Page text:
Last Friday, the always interesting blog CurbedLA offered a post (via retro_futurism) about the strange and captivating architectural delight at the center of Los Angeles International Airport (LAX) known as the Theme Building (photo at left from the UCLA photo archive—see recent post). I grew up so close to LAX that I could hear the aircraft take off and land and sometimes smell the rubber from the tires hitting the landing strip. The ambient light emanating from the airfield is so bright that an eerie glow was constant at night in our neighborhood. I didn't see many stars in the heavens during my childhood. What I did see were aircraft lined in the sky to the east, approaching to land.
Living that close to the airport, we were always asked to shuttle friends and family to and from LAX. Thus, I was quite familiar with questions and comments about the Theme Building. Does it rotate? No. Is it supposed to resemble a spider? Maybe, but probably not. Is it a movie set? No, but its exterior has been seen in probably dozens of movies and is rumored to have inspired the buildings on the TV show "The Jetsons." What's in there? A restaurant and maybe some offices and catering operations. Most people assume it's an air traffic control tower, but never served that purpose. LAX recently built a new tower that's more obvious, so this mischaracterization will be less common. The Theme Building is tall, but it doesn't provide a view high enough for air traffic control, especially at an airport prone to runway mishaps. The view it does provide is quite compelling. How do I get inside? Oddly, it isn't convenient from any part of the airport. A visitor has to leave a terminal, walk across many lanes of dangerous traffic, then find the elevator entrance. I've read that the original intent was to provide walkways to the structure from each terminal, and the building would have served as a hub. I'm sure that expense prevented that idea to take hold. At present, the building is closed for renovation. According to a LAWA press release, "a 1,000-pound, 5-foot-by-10-foot piece of the stucco 'skin' was discovered to have fallen off the underside of the east upper arch," and repairs are expected to keep the restaurant closed for a while. The press release also notes some design information and history. The tops of the arches aren't structural (which is also why the damage mentioned above isn't too serious). The release also notes that the "Theme Building was completed in August 1961 at a cost of $2.2 million. Architects Pereira & Luckman Associates, Welton Becket & Associates, and Paul R. Williams designed the building's 135-foot-high parabolic arches to symbolize the optimism of a futuristic Los Angeles in the space age. In 1992, the Los Angeles City Council designated the Theme Building a cultural and historical monument." Have you been in there? Yes, but not until I was in high school on a date. What's it like in there? Well, when I went there the first time, it looked different than it does now. Some entity that operates the restaurant hired Disney Imagineering designers to create a futuristic decor. The photo at right (from the retro_futurism blog) shows the results. It is a little too much to stomach, and I wouldn't suggest subjecting your rods and cones to this scene before a long flight to Hawaii or Beijing. I do wish that when I was there that I had taken the elevator to the top observation deck. In the UCLA archive photo above, you can see the fenced observation area near the roof perimeter. It's now off limits due to post-September 11 security concerns. Bummer. What kind of food do they serve? It's California cuisine, for the most part. What's that? Some kind of Pan Asian inspired vegetarian health food? Not exactly, but that's a good question for another post perhaps. Can you drive me to LAX for a 5:35 AM flight to Amsterdam and then pick me up at midnight next week? No. Call Super Shuttle.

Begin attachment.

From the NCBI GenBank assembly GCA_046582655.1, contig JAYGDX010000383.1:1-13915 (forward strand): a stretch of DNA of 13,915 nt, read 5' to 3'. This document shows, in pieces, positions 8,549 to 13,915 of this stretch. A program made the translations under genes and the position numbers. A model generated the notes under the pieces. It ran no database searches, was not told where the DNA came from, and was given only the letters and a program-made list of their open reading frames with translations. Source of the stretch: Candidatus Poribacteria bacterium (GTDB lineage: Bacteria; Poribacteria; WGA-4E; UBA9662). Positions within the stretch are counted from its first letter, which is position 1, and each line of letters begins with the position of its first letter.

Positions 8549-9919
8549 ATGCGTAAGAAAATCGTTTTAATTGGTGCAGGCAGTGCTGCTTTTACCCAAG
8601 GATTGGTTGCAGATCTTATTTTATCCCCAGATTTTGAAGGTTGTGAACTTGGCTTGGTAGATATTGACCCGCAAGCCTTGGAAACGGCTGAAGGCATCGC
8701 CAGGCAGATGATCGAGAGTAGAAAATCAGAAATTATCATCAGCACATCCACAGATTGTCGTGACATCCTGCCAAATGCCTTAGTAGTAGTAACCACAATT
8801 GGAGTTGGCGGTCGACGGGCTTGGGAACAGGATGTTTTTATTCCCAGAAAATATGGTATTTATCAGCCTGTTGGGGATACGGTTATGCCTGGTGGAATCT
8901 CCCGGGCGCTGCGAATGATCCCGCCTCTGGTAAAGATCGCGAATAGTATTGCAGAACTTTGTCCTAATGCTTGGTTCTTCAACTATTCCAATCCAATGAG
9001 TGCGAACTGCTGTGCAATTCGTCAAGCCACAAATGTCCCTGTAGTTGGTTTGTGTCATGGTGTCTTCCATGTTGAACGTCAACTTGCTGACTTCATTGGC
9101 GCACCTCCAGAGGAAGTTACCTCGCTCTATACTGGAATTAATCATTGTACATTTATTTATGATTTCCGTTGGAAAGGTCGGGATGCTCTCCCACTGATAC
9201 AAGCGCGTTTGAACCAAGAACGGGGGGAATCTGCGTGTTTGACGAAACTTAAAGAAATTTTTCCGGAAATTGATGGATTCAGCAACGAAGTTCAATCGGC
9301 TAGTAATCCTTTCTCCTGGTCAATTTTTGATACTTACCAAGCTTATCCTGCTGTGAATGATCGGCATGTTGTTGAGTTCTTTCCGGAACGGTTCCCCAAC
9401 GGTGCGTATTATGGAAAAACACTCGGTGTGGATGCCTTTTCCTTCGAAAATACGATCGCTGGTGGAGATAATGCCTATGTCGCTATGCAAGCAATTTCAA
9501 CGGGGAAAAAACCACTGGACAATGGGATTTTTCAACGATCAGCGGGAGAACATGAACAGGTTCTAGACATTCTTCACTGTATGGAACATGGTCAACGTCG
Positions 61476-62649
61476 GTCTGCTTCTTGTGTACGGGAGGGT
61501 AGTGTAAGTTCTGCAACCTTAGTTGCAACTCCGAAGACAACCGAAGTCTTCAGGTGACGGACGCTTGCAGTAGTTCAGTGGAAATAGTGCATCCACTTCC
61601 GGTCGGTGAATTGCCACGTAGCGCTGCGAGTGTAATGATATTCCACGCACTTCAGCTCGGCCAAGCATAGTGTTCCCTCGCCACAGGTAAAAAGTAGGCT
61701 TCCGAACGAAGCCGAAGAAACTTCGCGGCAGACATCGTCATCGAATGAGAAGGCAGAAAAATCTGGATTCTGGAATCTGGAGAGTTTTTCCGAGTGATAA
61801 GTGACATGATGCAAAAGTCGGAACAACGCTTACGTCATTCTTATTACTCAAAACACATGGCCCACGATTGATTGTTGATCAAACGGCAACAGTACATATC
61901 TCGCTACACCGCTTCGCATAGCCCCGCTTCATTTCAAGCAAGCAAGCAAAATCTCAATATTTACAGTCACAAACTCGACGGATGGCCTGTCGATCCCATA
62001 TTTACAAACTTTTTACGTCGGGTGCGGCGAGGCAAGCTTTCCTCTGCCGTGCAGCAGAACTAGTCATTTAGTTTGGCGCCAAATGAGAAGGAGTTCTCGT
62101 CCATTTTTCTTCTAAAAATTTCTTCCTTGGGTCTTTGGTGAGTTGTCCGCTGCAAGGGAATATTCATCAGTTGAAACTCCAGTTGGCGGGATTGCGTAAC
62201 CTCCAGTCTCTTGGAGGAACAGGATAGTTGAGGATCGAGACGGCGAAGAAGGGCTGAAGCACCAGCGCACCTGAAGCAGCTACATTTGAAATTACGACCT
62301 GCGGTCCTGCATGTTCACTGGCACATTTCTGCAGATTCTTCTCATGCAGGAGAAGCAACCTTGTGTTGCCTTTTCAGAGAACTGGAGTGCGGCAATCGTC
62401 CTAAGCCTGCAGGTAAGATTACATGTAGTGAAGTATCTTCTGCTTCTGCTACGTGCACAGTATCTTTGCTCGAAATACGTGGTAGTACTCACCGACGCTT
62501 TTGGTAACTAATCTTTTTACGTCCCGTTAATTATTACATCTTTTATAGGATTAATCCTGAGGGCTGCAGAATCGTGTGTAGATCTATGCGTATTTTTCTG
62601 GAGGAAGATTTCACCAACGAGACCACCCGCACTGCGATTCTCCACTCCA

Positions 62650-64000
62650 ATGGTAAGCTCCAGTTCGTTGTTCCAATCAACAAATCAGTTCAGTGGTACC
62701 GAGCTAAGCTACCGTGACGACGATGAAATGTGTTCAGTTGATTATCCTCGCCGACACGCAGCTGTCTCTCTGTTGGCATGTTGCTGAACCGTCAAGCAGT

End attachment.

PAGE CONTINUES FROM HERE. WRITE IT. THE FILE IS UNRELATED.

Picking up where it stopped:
For more information about the building and its history, visit the Encounter Restaurant website or read a bit more about the development of the design and some of the architects at Wikipedia. Also, more links to photos here and here.